In China, extensive replanting programs have existed since the 1970s, which have had overall success. The forest cover has increased from 12% of China's land area to 16%.[self-published source?] However, specific programs have had limited success. The "Green Wall of China," an attempt to limit the expansion of the Gobi Desert, is planned to be 2,800 miles (4,500 km) long and to be completed in 2050. China plans to plant 26 billion trees in the next decade; that is, two trees for every Chinese citizen per year. China requires that students older than 11 years old plant one tree a year until their high school graduation.
Between 2013 and 2018, China planted 338,000 square kilometres of forests, at a cost of $82.88 billion. By 2018, 21.7% of China's territory was covered by forests, a figure the government wants to increase to 26% by 2035. The total area of China is 9,596,961 square kilometres (see China), so 412,669 square kilometres more needs to be planted. According to the government's plan, by 2050, 30% of China’s territory should be covered by forests.
In 2017, the Saihanba Afforestation Community won the UN Champions of the Earth Award in the Inspiration and Action category for their successful reforestation efforts, which began upon discovering the survival of a single tree.
From 2016-2021, 3976 square kilometers of forests were planted in the Tibet Autonomous Region, with plans for 20 million trees to be planted before 2023.
The first historically proven successful method of afforestation with coniferous seeds on a large scale was developed in 1368 by the Nuremberg councillor and merchant Peter Stromer (around 1315-1388) in the Nuremberg Reichswald. This forest area thus became the first artificial forest in the world and Stromer the "father of forest culture".
Reforestation is required as part of the federal forest law. 31% of Germany is forested, according to the second forest inventory of 2001–2003. The size of the forest area in Germany increased between the first and the second forest inventory due to forestation of degenerated bogs and agricultural areas.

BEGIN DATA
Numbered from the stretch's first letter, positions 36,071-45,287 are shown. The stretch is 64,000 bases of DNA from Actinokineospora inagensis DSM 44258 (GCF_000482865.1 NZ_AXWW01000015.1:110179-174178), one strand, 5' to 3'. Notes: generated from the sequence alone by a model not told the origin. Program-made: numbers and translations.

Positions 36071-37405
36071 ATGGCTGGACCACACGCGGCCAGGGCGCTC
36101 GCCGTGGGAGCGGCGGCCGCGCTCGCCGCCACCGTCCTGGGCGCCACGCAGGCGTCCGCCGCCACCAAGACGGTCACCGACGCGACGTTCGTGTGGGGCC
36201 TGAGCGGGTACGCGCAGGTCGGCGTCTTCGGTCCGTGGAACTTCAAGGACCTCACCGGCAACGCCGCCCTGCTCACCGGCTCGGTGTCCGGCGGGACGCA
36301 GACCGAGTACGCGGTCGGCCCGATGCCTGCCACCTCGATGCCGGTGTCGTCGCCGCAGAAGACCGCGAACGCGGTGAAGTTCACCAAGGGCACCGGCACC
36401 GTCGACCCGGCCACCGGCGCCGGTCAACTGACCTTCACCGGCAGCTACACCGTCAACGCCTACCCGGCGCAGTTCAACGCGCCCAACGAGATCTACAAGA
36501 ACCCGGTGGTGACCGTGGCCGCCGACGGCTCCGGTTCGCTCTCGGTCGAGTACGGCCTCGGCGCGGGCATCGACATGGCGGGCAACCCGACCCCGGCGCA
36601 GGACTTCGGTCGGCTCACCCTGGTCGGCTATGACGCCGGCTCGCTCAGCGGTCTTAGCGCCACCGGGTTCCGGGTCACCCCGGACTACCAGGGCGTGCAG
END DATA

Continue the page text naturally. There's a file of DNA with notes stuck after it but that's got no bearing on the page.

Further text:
Jadav Payeng had received national awards for reforestation efforts, known as the "Molai forest". He planted 1400 hectares of forest on the bank of river Brahmaputra alone. There are active reforestation efforts throughout the country. In 2016, India more than 50 million trees were planted in Uttar Pradesh and in 2017, more than 66 million trees were planted in Madhya Pradesh. In addition to this and individual efforts, there are startup companies, such as Afforest, that are being created over the country working on reforestation.
In 2019 the government of Ireland decided to plant 440 million trees by 2040. The decision is part of the government's plan to make Ireland carbon neutral by 2050 with renewable energy, land use change and carbon tax.
Since 1948, large reforestation and afforestation projects were accomplished in Israel. 240 million trees have been planted. The carbon sequestration rate in these forests is similar to the European temperate forests.
The Ministry of Agriculture, Forestry and Fishery explain that about two-thirds of Japanese land is covered with forests, and it was almost unchanged from 1966 to 2012. Japan needs to reduce 26% of green house gas emission from 2013 by 2030 to accomplish Paris Agreement and is trying to reduce 2% of them by forestry.